Bob’s birth­day bash

For­mer PT pa­per­boy re­turned home for 80th

Deniliquin Pastoral Times - - NEWS - By KACEE JOHN­STON

A pa­per­boy and Pas­toral Times em­ployee in his youth, for­mer lo­cal Bob Hud­son could not re­sist a trip to the PAS­TORAL TIMES on his re­turn home ear­lier this month.

He set aside the plan­ning for his 80th birth­day cel­e­bra­tions to pop into the of­fice, and see how things are run to­day.

Friends and fam­ily pulled out all stops to help Bob cel­e­brate his birth­day on De­cem­ber 18, a few days be­fore his ac­tual birth­day.

“The lass at the pub (Sports­man’s Arm Ho­tel Mo­tel) even printed a new menu that had ‘Bob’s 80th’ on it,’’ he shared proudly.

Bob, who was born on his grand­mother’s bed in Bal­ranald, had many sto­ries to tell from his 80 years so far.

He played foot­ball in De­niliquin for 10 years, coach­ing his team to the 1957 premier­ship with Jim Jen­nings.

Bob left school when he was 13 and be­gan de­liv­er­ing and sell­ing the PAS­TORAL TIMES in the streets.

It was his first job and he re­ceived 10 shillings a week for the ef­fort.

From 1950 to 1953 Bob left be­hind the pa­per­boy role and sought jobs in other ar­eas, but he was soon back in the pa­per game.

He re­turned to the PT where he was tasked with sort­ing pa­pers and other small jobs.

In 1954 Bob start­ing dab­bling in shear­ing be­fore go­ing on to work with his fa­ther, as a re­frig­er­a­tor me­chanic — one of the top 10 in Aus­tralia at the time.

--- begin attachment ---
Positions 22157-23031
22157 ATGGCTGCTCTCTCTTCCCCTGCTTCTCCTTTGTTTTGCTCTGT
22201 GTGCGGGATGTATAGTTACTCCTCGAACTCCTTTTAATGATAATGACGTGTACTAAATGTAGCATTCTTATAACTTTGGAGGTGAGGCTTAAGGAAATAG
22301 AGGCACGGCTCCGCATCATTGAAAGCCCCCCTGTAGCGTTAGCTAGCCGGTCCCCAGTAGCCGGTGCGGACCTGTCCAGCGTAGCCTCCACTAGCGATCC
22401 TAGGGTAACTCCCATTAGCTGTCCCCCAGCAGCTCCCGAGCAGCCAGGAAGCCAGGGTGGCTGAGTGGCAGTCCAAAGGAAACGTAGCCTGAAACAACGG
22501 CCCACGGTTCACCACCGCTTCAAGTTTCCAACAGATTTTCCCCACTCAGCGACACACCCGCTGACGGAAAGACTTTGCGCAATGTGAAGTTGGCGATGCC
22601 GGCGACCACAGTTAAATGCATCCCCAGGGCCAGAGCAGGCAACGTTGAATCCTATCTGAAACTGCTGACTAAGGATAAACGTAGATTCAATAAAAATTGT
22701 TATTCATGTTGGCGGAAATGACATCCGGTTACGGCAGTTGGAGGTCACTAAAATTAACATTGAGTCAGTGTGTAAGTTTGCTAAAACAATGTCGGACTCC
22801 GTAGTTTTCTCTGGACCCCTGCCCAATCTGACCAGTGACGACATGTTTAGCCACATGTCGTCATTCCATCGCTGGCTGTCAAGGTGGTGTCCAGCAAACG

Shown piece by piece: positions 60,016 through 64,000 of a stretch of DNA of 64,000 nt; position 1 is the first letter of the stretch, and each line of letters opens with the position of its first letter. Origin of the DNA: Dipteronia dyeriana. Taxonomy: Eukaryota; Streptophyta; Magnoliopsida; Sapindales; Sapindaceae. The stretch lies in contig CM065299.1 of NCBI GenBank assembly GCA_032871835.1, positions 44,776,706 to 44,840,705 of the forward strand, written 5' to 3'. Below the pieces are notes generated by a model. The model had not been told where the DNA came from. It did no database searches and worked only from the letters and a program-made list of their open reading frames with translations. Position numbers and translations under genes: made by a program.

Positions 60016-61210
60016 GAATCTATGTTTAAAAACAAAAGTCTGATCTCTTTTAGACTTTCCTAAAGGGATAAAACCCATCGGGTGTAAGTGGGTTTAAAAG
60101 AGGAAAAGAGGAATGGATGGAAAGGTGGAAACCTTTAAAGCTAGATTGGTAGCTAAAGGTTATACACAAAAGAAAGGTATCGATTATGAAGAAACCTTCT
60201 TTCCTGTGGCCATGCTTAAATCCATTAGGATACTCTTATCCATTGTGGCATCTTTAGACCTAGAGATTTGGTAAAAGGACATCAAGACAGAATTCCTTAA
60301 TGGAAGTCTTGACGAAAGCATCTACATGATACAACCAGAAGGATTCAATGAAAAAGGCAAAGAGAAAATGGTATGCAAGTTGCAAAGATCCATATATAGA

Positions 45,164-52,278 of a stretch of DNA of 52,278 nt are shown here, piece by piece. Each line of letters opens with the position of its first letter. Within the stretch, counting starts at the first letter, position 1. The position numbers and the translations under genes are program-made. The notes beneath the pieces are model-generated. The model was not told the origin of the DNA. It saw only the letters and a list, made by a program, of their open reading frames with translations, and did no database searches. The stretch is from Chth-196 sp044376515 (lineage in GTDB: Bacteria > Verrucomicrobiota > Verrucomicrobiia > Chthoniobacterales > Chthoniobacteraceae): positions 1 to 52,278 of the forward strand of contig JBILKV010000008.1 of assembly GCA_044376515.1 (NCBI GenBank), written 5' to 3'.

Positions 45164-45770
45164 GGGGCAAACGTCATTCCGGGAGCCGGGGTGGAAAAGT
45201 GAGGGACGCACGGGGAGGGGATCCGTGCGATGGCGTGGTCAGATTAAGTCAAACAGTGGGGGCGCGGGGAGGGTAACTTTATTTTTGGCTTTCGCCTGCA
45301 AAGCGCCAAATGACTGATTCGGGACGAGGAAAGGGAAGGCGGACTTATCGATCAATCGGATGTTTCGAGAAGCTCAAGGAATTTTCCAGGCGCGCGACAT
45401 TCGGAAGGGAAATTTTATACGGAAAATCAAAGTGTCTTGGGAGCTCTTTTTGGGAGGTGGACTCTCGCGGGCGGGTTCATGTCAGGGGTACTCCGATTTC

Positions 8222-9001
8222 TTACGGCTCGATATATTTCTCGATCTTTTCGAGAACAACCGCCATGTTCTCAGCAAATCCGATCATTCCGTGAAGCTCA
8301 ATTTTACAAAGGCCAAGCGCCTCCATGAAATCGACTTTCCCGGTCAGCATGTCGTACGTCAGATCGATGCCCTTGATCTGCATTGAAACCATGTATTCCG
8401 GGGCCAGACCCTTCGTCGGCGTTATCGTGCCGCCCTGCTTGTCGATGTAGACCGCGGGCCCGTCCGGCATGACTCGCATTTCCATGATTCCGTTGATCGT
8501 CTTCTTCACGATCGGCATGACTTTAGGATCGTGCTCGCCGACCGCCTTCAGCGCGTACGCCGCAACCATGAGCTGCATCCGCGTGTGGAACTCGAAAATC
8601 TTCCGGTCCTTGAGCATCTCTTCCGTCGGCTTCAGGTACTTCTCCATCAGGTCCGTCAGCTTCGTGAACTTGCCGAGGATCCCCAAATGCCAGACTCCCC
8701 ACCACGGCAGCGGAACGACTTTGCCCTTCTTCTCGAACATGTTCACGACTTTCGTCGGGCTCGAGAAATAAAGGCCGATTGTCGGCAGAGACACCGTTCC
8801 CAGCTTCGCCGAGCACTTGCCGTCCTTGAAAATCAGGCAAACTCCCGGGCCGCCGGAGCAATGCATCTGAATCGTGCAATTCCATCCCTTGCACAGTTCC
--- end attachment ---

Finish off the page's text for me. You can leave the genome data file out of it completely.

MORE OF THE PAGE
‘‘That didn’t last long though, be­cause he didn’t pay me,’’ Bob said.

He also did some trans­port work, cart­ing around both race and rodeo horses in 1956.

While it meant he saw vast ar­eas of the coun­try, it was the next job which re­ally gave Bob the chance to travel and ex­plore.

He went on to be­come an em­ployee for Aus­tralia’s first in­te­grated na­tional com­mu­ni­ca­tions ser­vice, Post Mas­ter Gen­eral (PMG).

As part of his ser­vice to PMG, Bob spent six years in Pa­pua New Guinea.

Part of his role there was to teach the lo­cals their job, in­clud­ing build­ing man­holes,

He also helped con­struct Pa­pua New Guinea’s first un­der­sea ca­ble, which was all done by hand.

‘‘They did have me­chan­ics and quicker ways to build it, but they didn’t want to put us boys out of a job,’’ he said.

‘‘They were good like that; re­ally looked af­ter us.’’

Pay­ment for their ef­forts was $4 a week, plus a home and food sup­plied.

When the government passed leg­is­la­tion to raise the pay to $11 a week, many of the lo­cal em­ploy­ees were let go.

In 1978, Bob de­cided to go out on his own and started a new ven­ture.

Op­er­at­ing out of Queens­land, he grows a na­tive South Amer­i­can plant called Til­land­sia from seed and dis­trib­utes plants and seeds to places in Aus­tralia, Amer­ica and the Nether­lands.

‘‘The species is slowly be­ing wiped out in South Amer­ica which is a shame as it’s such a beau­ti­ful plant,’’ Bob said.

‘‘I didn’t think it’d be such a good busi­ness but it’s been quite suc­cess­ful.’’

Even from Queens­land, Bob says he still tries to read his ‘lo­cal’ Pas­toral Times pa­per as of­ten as he can.

He said while in De­niliquin he was happy to be re­united with some of his old friends, in­clud­ing foot­ball team­mates, and fam­ily at his birth­day cel­e­bra­tions.

Bob Hud­son took time out of his birth­day bash cel­e­bra­tions to catch up on the lo­cal news.

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